Thursday, November 4, 2010
Trade-off: Why Some Things Catch On and Others Don't
Why Motorola Razor had such a cachet and then fell flat as the free phone your grandma gets?
Why Starbucks changed from a premium coffee brand to an uncool place to meet?
Why some products and services catch on, and others don’t?
Last night I went to a talk by Kevin Maney, author of Trade-Off: Why Some Things Catch On, and Others Don’t, who believes that this is a matter of trade off between Fidelity and Convenience. Fidelity is the experience of something, the cachet, the feeling a product speaks to your personal identity, think Apple or Gucci. Convenience is ease of access, low price, how ubiquitous something is, think McDonald’s or MP3.
Think a coordinate or four quadrants with Fidelity on Y axis and Convenience on X axis. When Razor first came out, it was expensive and hard to get, thus on top left corner, as a high fidelity product. Then Motorola flooded the market with millions of Razor phones and anyone can get it for free when signing up a new contract, thus it went to the lower right corner, as a high convenience product. Similar story for Starbucks as it transformed from a cool identity brand to be on every corner. For products that neither has the cachet to be a cool product, nor has the ease to access, it falls in the lower left ‘belly’ where no one wants it – like when Kindle first came out. But it’s nearly impossible to be on upper right ‘mirage’ as it confuses users.
On surface, it seems to be one of those concepts that are branded well but don’t go far from just saying – either give user a good experience or make it real cheap to use. But I thought it’d be a good exercise to look at the web from this angle: An obvious example is Facebook: when it first came out, was a high fidelity exclusive product, which contributed to a lot of its success and cachet, then it became everybody’s social network, clearly moving towards the high convenience quadrant.
In online travel industry, membership-only sites like Jetsetter, Tablet Hotels, ASmallWorld, play in the high fidelity quadrant - they capture higher income, more engaged users but their numbers may take a while to build up. Sites like Tripadvisor, VirtualTourist, Yelp, NileGuide, Tripit play in the high convenient quadrant - they serve a broader audience, though may take a while to monetize, until reaching a certain number of users.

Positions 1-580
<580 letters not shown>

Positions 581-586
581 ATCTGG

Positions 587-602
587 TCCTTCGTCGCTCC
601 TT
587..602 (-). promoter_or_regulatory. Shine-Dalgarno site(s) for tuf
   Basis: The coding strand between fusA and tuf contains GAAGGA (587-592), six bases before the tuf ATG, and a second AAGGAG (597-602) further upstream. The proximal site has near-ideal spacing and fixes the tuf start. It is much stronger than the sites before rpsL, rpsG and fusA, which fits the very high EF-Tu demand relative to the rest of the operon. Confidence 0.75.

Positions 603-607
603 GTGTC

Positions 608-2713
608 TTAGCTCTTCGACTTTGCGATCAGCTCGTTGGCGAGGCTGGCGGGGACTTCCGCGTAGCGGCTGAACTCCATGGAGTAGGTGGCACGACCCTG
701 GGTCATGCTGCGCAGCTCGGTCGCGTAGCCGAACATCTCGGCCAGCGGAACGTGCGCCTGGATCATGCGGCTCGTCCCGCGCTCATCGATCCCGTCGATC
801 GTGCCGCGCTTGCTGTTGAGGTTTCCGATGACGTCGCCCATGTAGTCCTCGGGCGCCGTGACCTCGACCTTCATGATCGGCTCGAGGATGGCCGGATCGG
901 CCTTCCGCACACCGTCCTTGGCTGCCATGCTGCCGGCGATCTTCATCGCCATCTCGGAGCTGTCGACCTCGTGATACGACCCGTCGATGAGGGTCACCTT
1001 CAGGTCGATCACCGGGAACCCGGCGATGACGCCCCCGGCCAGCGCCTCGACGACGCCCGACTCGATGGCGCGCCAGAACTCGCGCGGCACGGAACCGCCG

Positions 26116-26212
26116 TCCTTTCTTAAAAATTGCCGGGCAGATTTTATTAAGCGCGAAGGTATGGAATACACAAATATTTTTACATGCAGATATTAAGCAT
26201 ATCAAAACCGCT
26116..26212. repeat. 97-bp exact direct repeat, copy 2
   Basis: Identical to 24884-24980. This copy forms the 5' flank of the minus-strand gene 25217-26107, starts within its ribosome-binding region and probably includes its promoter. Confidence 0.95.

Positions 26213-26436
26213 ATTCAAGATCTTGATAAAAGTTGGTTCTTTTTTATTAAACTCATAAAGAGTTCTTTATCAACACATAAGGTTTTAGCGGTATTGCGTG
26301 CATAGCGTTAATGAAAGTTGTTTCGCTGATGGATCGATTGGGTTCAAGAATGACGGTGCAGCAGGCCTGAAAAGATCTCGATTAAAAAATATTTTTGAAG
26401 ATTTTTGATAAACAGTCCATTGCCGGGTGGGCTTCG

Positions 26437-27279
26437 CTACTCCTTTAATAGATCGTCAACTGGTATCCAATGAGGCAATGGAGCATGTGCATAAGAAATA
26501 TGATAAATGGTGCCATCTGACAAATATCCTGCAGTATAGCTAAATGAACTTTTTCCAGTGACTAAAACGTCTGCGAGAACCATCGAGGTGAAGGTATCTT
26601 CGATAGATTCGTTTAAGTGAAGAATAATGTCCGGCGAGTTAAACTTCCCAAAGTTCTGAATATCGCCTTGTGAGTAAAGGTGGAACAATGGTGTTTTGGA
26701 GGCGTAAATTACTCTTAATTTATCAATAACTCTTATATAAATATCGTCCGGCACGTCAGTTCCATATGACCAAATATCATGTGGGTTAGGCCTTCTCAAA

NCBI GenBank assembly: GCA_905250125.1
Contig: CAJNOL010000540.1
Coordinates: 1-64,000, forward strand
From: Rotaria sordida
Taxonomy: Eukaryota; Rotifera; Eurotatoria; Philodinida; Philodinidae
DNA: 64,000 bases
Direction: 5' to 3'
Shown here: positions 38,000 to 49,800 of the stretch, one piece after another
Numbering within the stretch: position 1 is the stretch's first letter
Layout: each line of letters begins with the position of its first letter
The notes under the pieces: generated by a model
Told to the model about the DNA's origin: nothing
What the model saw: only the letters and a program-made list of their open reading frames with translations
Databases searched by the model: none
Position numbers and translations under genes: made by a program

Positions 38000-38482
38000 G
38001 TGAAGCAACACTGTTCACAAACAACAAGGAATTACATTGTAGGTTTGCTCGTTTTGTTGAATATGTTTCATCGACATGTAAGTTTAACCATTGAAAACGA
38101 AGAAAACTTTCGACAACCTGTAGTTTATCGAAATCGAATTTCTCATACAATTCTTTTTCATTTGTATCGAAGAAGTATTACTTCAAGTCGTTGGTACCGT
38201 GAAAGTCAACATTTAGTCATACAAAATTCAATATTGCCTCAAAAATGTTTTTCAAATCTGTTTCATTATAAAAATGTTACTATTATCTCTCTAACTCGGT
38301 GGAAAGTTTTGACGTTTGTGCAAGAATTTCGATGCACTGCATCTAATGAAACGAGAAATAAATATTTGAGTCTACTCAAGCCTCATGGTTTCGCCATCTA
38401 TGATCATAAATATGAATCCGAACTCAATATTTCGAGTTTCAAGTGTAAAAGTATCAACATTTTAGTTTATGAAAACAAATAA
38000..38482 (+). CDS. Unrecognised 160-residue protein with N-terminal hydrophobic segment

Then you have CouchSurfing – it’s free to use, and it gives you a tremendous pride to be a couchsurfer. Geocaching - anyone can seed or seek a cache, and people feel fantastic when they go out of their way to find a cache. WAYN – it’s free to use, and you share great life experience with the world. Foursquare – it’s easy to check in, and it makes you feel you’re part of a secret society of mayors. Have they cracked the code to shoot for the mirage? Is the rule of unattainable combination of high fidelity and high convenience still apply to the web, when most sites are free to use and claim to offer high value to users?
Maybe it is about playing in both quadrants – provide access to everyone, but it takes effort to really achieve certain status, which gives user great amount of pride. So it builds traffic and recurrence at the same time. For those who do achieve the status, it provides both fidelity and convenience, and the rest of the community all strive to achieve that.
Another way to look at it is, arguably, all of them are high fidelity products as users need to put in a lot of effort to build such status to gain the pride. Maybe 'convenience' in web doesn't mean 'ease of access' but more 'ease of achievement'. Everyone startup's situation is different, so one may choose the 'membership/invite' only route, or open up to the world but keep the community special enough and make the achievement seem super precious to users.